EUGLOREH project
THE STATUS OF HEALTH IN THE EUROPEAN UNION:
TOWARDS A HEALTHIER EUROPE

FULL REPORT

PART III - HEALTH CAUSES, FACTORS AND DETERMINANTS

10. HEALTH DETERMINANTS

10.1. Introduction

Links:  Standard Highlighted

Link to concordances are always highlighted on mouse hover

10.1. Introduction

 

The impact of stressors on health is characterised by several causes with different strengths of association. This means that the links between exposures and their health consequences depend on the environmental pollutants and diseases being considered, but are also influenced by factors such as genetic constitution, age, nutrition and lifestyle, and socioeconomic factors such as poverty and level of education (EEA, 2005). Important elements of exposure and risk assessment are estimations of the body burden of chemicals, combined exposures from multiple sources (food, air and water), the 'cocktail-effect' and the timing of exposures. The topic of 'Late responses to early exposure' needs to be addressed, taking account individual and generational exposure and their effect. Preventive measures require the development of a proactive risk assessment and management responses that can contribute to the formulation of suitable measures, taking into account complexities and uncertainties.

 

The structure and condition of health determinants affect the level and sustainability of the population’s health. An up to date understanding of the health determinants and their interactions is critically important for public health research and practice (Beaglehole, 2004). Genetic factors, individual physical and psychological resources as well as coping skills, and the social, cultural, occupational, political, economic and health care environment interact in the determination of the health status of individuals and of the community. Biochemical / somatic, psychological / emotional, and social (public or private) interchanges and interactions are not only critical with regard to disease factors, but also for what concerns well-being and human development. All factors are more or less dynamic rather than fixed elements of human experience which determine the chance of morbidity and mortality (Hart, 2004). The focus on single determinants or single groups of determinants alone is most likely insufficient to improve the health status. This is particularly important for health policy interventions. Associations between determinants are not static, but vary significantly across the lifespan. The impact of environmental determinants is more significant on the health of vulnerable subpopulations such as the elderly and children (Beaglehole, 2004; Meusel et al, 2005; Meusel et al, 2006).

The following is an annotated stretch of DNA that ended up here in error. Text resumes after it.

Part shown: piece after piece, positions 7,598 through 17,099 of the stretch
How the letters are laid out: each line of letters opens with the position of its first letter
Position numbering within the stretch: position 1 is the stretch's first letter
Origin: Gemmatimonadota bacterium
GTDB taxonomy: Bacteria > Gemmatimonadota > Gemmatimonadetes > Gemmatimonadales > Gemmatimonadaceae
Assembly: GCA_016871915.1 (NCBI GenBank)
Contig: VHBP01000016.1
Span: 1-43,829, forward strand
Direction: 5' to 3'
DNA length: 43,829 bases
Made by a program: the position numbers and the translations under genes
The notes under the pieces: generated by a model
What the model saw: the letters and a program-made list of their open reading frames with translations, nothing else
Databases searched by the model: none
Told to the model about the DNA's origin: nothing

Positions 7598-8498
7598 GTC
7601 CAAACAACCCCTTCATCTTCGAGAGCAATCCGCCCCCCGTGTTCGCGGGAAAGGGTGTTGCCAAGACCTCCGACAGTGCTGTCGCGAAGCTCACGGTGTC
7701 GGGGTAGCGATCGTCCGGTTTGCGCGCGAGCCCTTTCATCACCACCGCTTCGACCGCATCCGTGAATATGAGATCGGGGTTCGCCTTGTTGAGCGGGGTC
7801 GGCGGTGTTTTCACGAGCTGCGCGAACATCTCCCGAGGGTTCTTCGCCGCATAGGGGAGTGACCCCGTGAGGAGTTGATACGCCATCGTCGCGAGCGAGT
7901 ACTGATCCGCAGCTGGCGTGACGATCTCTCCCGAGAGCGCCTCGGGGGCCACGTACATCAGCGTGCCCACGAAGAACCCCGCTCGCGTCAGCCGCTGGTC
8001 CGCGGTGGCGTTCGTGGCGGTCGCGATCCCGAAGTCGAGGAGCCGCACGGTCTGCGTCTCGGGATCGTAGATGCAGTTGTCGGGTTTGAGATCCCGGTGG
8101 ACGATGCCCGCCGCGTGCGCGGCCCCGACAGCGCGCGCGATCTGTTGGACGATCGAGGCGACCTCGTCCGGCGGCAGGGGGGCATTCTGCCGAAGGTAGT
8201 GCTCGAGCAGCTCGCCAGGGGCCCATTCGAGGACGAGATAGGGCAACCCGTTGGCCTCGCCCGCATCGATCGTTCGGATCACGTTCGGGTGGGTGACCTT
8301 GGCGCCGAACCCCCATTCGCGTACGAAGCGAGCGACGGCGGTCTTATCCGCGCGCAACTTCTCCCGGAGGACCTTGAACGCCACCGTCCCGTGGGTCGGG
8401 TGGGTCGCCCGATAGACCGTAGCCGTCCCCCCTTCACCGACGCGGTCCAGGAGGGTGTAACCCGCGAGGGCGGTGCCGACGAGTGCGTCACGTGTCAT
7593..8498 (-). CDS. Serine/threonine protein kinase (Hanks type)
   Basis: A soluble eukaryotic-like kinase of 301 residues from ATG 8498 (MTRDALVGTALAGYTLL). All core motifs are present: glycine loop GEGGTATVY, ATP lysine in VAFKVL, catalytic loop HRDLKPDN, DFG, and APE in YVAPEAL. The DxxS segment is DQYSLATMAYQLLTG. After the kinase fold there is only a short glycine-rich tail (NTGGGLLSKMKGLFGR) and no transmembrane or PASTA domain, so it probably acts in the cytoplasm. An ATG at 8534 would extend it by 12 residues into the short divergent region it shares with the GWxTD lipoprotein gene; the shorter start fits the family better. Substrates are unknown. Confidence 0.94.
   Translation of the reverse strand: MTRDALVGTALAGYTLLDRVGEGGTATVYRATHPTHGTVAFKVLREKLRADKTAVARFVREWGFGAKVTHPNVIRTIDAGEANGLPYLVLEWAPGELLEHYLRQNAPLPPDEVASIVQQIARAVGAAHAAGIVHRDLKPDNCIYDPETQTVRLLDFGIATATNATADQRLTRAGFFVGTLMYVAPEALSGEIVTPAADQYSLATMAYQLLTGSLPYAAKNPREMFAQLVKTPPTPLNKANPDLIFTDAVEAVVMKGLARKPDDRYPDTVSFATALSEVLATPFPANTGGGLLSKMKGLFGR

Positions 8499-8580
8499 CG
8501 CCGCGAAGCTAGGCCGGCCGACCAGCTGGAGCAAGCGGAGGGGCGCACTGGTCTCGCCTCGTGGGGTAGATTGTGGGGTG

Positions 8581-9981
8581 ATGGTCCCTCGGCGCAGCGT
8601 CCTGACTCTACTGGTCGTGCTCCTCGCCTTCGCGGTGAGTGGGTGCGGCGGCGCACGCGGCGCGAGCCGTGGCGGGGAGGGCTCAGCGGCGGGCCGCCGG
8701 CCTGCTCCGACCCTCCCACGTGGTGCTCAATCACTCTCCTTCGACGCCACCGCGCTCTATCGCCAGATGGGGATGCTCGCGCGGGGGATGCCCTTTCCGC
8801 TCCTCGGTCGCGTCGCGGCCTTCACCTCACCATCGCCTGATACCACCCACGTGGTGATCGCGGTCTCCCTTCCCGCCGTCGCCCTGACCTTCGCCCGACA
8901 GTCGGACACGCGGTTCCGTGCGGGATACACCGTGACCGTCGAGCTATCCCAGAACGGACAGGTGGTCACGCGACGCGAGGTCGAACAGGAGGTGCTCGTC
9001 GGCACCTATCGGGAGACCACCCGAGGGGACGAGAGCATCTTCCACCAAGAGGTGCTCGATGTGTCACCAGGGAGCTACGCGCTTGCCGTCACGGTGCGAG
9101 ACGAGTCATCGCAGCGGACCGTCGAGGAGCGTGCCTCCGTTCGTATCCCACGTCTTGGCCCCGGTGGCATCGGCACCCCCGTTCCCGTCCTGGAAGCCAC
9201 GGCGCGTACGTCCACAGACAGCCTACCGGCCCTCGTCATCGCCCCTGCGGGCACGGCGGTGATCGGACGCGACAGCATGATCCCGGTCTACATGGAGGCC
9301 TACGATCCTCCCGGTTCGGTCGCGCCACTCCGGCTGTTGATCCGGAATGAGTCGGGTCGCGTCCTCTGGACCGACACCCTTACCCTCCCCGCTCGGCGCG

Determinants of risk behaviours are complex and interwoven with socio-economic, cultural, and psychosocial determinants / factors (Green and Potvin, 2004). It is most important to acknowledge these and address them in analysis. Due to the high complexity of associations and interactions of health determinants, however, statistical modelling only allows the analysis of simplified scenarios involving selected determinants and their interrelationship (Szklo and Nieto, 2005). In general, healthy and unhealthy lifestyle factors tend to cluster. People who engage in regular physical activity are more likely to follow current dietary recommendations and less likely to smoke (Parsons et al, 1999).

 

The model in Figure 10.1.1 illustrates the different factors that influence health, from those at individual level to those of societal and cultural nature (Dahlgren and Whitehead, 1991).

 

Figure 10.1.1. The model of health determinants

 

 

 

 

A similar message is also conveyed by Figure 10.1.2 and, together with Table 10.1.1, by Figure 10.1.3.

 

 

 

 

 

 

 

Figure 10.1.3. The interaction between health determinants and human beings

 

 

Table 10.1.1. Health determinantsagents, exposure routes, human settlements and settings, human individual characteristics and social factors influencing health

 

AGENTS

EXPOSURE ROUTES

LIVING AND WORKING ENVIRONMENT

HUMAN    INDIVIDUAL CHARACTERISTICS

Physical

Inhalation and air pollution

Housing

Genetic Factors

Chemical

Ingestion of contaminated food and drinking water

Schools

Developmental

Factors

Biological

Contact with non food consumer products

Urban, Rural and Industrial

Age

Climatic Changes and extreme weather conditions

Multiple exposures

Leisure areas

Lifestyles

 

 

Workplace

Physiological risk

indicators

 

 

Transport

 

 

 

Social networks and social environment

 

 

 

Socio-economic inequalities

 

 

 

Violence and other behaviour against society

 

   

 

 

 

Individual health status can be regarded as depending on a variety of internal (endogenous) and external (exogenous) determinants. Basically five groups of determinants can be distinguished, as indicated here below: 1) endogenous attributes, either part of the individual genetic make-up or acquired during life; 2) personal behaviour (or lifestyle); 3) the conditions of the social environment, where the individual interacts with his peers, being influenced by the community; 4) the conditions of the living and working environment where the individual lives, works and finds access to essential services; 5) overarching determinants are the general economic, cultural and environmental conditions which shape the society, such as economic and labour market conditions and the role of women in the society.